Can Combination Locks Be Used For Lockout Tagout?

It’s not advisable. According to OSHA 1910.147(c)(5)(ii), “Lockout devices and tagout devices shall be singularly identified; shall be the only devices(s) used for controlling energy; shall not be used for other purposes….”

Combination locks can be unlocked using a code or a combination of numbers. Codes like this can be available to and known by multiple people at the same time. Thus, any one of these people can unlock the padlock at any time, even when it is not safe to do so. This, in essence, defeats one of the main purposes of LOTO procedures, which is to restrict access to hazardous energy.

For lockout tagout purposes, combination locks can fall short because they do not provide adequate protection against accidental or unintended re-energizing. This can put maintenance employees in danger. Padlocks with keys are far easier to keep under control and are more suitable for lockout tagout purposes.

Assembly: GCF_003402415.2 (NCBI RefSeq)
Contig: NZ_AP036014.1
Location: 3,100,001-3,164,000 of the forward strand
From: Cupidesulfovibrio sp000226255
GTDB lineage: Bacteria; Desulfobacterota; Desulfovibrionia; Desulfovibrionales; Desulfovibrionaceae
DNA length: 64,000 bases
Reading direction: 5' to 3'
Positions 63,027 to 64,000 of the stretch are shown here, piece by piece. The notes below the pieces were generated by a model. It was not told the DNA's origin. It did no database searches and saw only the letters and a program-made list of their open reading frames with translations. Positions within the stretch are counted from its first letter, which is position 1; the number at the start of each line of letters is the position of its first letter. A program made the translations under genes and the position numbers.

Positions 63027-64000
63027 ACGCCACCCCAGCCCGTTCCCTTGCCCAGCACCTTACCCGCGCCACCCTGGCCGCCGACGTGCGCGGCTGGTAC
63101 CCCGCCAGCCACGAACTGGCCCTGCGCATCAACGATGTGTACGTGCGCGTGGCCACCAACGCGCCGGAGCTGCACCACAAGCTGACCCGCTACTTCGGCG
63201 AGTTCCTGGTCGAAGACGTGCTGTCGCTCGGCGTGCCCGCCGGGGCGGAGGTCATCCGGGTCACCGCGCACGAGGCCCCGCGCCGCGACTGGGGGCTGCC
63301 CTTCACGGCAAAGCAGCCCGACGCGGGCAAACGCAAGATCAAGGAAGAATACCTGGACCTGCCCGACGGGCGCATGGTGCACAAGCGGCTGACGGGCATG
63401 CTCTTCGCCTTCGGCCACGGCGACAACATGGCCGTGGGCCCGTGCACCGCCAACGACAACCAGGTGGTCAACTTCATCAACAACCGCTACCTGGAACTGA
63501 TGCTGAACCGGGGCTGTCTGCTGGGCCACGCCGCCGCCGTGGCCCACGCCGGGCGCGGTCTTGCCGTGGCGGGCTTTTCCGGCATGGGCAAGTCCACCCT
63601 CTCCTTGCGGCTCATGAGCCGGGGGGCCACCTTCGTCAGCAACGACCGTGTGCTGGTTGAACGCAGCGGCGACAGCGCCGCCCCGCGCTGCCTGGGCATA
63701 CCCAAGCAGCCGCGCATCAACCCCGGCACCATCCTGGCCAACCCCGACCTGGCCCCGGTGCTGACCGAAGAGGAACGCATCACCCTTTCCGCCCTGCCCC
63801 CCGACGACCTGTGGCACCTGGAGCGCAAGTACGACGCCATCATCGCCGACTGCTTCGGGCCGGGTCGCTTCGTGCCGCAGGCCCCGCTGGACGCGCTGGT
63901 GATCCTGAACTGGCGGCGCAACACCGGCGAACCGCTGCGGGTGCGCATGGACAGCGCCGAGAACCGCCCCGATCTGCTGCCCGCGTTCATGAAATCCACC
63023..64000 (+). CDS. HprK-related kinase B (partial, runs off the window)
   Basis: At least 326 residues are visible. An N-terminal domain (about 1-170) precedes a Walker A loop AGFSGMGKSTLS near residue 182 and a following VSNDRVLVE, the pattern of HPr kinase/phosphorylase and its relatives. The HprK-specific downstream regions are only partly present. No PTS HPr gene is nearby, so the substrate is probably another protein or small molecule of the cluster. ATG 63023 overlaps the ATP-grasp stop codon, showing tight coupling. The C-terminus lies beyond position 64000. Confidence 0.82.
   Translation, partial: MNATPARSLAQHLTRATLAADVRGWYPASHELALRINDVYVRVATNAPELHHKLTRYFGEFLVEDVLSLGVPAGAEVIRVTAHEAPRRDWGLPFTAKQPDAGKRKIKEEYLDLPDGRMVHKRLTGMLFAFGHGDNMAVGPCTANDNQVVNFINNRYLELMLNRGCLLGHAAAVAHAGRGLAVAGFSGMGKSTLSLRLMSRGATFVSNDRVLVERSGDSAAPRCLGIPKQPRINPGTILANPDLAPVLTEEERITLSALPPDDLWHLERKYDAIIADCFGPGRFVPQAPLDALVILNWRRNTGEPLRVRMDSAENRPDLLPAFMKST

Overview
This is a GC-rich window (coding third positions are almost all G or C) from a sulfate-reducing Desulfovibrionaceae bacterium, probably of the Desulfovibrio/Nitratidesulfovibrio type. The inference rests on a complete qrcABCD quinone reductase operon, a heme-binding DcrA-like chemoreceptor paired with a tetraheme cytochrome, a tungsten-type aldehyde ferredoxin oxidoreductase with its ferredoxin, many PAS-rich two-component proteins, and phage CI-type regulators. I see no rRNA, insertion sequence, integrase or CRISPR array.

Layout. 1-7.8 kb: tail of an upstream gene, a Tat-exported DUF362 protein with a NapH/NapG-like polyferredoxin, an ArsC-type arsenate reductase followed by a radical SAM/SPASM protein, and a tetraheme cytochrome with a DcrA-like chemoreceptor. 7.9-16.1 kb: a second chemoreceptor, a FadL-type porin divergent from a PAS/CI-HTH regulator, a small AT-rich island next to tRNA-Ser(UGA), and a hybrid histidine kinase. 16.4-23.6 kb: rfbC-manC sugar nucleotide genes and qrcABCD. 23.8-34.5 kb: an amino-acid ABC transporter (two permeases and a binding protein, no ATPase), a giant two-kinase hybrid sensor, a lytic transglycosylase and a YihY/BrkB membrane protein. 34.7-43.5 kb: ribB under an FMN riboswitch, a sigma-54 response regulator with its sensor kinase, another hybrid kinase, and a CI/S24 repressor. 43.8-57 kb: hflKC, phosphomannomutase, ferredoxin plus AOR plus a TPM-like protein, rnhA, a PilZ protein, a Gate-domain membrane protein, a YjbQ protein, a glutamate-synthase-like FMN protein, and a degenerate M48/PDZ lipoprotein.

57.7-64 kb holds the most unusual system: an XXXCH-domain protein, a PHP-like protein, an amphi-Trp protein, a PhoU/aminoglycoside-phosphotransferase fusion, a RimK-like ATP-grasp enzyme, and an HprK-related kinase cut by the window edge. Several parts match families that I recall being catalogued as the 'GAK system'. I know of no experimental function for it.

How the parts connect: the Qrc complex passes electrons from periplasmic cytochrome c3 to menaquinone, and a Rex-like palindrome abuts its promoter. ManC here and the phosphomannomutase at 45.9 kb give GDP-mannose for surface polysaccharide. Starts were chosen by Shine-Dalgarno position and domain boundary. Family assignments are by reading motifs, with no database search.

It’s best to use padlocks that are specifically designed and made for lockout tagout procedures instead of using combination padlocks.

The material provided in this article is for general information purposes only. It is not intended to replace professional/legal advice or substitute government regulations, industry standards, or other requirements specific to any business/activity. While we made sure to provide accurate and reliable information, we make no representation that the details or sources are up-to-date, complete or remain available. Readers should consult with an industrial safety expert, qualified professional, or attorney for any specific concerns and questions.


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